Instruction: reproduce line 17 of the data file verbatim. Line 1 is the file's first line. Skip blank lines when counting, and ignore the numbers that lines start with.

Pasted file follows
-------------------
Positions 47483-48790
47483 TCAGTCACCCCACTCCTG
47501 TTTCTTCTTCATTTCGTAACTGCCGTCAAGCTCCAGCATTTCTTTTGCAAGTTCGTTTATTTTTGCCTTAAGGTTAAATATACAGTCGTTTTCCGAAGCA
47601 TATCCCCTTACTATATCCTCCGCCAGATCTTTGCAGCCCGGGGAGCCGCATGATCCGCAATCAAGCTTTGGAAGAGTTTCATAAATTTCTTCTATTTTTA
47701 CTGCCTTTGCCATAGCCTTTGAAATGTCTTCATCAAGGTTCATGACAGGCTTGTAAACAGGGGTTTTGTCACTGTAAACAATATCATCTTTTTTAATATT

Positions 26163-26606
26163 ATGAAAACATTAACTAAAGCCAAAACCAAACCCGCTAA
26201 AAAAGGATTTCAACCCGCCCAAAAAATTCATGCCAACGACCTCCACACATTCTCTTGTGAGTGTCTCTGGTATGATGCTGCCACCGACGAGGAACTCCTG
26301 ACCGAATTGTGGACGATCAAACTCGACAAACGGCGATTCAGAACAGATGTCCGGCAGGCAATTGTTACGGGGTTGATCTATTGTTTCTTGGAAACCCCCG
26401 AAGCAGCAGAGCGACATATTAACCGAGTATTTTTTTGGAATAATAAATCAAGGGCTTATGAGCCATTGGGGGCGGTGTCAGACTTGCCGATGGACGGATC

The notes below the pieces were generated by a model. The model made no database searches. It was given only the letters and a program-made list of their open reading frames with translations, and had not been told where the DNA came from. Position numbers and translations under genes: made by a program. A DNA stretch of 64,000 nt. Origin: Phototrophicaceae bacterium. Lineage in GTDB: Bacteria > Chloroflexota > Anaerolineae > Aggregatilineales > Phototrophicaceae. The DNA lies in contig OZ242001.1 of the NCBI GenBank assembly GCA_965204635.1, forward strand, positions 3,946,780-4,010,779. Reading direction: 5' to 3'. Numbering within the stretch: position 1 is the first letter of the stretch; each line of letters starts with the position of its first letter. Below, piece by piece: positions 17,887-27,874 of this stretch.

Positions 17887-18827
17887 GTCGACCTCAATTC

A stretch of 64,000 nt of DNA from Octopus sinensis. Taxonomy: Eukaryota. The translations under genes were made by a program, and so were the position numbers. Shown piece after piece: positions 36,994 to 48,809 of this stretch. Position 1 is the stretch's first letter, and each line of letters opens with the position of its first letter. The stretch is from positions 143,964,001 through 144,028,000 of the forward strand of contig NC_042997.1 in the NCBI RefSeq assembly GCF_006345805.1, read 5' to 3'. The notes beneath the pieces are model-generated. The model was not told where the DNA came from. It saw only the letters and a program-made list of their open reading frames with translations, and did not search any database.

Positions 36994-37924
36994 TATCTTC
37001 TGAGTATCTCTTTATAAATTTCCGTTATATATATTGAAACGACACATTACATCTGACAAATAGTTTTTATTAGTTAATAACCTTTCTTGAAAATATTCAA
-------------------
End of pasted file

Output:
37001 TGAGTATCTCTTTATAAATTTCCGTTATATATATTGAAACGACACATTACATCTGACAAATAGTTTTTATTAGTTAATAACCTTTCTTGAAAATATTCAA